Amy Sage Webb will be on the Hutchinson Community College campus on Thursday, April 9, to work with the Introduction to Creative Writing class from 1:10-2:40 in LH 210.
Webb is the author of “Save Your Own Life,” a collection of short stories.
She the recipient of the Roe R. Cross Distinguished Professor award at Emporia State University, where she teaches English and is co-director of the Creative Writing Program there.
Other students or faculty who are interested in sitting in on Webb’s presentation on Thursday should contact Bill Sheldon at email@example.com or at 665-3445.
Webb also will give a reading from her book that night at 7 p.m. at the Hutchinson Art Center, 405 N. Washington.
The novelist Thomas Fox Averill says of Amy’s collection: “The robust stories in Save Your Own Life are full of surprises, are clear, open and singing all through.”
Webb’s collection of short stories, set in the Flint Hills region near Emporia, Save Your Own Life, has drawn much praise for its image-conjuring descriptive characters and landscapes.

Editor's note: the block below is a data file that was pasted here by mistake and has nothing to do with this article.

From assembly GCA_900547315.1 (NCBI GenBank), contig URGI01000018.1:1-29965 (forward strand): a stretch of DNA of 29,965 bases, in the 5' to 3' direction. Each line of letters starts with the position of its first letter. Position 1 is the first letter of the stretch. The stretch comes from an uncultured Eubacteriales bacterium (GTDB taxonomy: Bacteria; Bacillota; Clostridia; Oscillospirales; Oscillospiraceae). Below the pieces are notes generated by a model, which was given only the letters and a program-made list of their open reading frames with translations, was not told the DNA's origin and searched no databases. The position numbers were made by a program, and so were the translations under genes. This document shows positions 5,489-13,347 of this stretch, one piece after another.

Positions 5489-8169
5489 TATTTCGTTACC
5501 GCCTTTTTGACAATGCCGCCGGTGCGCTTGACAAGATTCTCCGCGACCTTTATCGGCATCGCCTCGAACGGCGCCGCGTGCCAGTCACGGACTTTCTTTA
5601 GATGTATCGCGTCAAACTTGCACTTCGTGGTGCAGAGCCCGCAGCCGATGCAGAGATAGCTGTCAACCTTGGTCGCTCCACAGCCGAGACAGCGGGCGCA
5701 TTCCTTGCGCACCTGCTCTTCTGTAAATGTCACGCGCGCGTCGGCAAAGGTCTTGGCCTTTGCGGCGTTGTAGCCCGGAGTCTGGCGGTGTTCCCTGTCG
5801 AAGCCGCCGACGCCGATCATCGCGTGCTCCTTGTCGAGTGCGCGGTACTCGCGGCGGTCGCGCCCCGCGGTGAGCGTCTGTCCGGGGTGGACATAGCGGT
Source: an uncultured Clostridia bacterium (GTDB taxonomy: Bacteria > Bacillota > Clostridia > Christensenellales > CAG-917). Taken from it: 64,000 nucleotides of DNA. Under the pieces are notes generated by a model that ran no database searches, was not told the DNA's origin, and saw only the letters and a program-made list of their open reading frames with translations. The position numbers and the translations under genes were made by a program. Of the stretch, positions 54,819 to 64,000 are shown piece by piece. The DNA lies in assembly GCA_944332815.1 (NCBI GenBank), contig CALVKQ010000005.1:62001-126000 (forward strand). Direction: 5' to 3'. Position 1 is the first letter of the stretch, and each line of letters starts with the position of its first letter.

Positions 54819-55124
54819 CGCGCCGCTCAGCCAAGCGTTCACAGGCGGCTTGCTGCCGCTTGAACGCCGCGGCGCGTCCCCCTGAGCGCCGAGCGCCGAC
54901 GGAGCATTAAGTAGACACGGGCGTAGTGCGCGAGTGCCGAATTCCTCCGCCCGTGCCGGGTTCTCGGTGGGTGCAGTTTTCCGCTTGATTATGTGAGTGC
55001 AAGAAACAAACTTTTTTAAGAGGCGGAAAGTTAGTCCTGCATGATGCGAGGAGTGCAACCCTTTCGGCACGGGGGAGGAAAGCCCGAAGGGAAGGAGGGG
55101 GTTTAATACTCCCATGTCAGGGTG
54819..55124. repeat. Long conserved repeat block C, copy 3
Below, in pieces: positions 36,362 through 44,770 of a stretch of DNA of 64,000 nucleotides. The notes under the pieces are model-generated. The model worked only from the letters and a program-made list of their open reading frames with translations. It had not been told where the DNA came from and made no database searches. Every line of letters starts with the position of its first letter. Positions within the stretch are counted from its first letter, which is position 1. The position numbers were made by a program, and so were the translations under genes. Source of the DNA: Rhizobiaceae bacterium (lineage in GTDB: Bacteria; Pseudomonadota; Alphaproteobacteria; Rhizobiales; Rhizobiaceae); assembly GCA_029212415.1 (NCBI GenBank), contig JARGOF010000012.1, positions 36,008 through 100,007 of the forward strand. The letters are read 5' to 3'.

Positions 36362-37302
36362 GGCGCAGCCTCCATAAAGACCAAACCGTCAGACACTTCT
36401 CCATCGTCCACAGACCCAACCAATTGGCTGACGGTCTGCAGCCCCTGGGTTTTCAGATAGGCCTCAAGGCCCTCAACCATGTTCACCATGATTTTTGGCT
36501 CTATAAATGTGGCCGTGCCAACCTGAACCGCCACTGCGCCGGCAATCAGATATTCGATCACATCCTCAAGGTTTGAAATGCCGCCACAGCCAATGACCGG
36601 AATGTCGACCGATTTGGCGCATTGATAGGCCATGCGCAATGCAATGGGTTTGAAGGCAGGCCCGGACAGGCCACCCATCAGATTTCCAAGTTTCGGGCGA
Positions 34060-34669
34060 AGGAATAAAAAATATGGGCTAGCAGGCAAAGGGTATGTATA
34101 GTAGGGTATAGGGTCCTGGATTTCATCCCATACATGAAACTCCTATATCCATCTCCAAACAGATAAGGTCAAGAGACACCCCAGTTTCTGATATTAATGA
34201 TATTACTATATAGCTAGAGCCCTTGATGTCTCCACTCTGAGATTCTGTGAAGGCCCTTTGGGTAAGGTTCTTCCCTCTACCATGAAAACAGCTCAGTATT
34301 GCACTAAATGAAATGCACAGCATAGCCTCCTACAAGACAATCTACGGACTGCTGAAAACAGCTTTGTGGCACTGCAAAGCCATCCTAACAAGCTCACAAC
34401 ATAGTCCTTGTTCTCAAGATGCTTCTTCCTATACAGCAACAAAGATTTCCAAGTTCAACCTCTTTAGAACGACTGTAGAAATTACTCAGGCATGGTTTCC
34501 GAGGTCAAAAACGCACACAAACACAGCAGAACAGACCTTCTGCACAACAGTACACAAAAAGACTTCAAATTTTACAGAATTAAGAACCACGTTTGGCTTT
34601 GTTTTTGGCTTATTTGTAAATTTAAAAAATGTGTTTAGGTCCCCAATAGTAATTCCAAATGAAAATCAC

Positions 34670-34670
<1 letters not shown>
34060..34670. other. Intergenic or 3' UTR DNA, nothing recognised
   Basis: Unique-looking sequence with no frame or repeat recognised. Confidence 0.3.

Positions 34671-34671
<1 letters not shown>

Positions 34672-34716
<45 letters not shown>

“These are stories rooted in Kansas soil, in country roads and small towns, in characters you swear you have met before, men and women who tug at your heart and get under your skin,” wrote author Sharman Apt Russell in a review of the collection.
“The landscape where they live is both familiar and exotic, deeply felt and vividly described, from a writer clearly at home in the natural world.
Save Your Own Life is a strong and satisfying collection, with language that can punch you in the solar plexus-just the right phrase, just what you have always known.”
Webb earned a Master of English from Kansas State University, and a Master of Fine Arts from Arizona State University before coming to ESU as professor of writing, literary editing and American literature.
When asked why she chose to teach, Webb countered that in reality, teaching chose her.
“My heart knew from the very beginning that this was what I was supposed to do. I just had to develop the good sense to listen to it.
“Higher education is transformative in the lives of those who experience it, both the teachers and the students. Both sides are questioning assumptions, investigating concepts, and adding to existing knowledge. This is a dynamic process. It is work that demands the most of me intellectually and as a person.”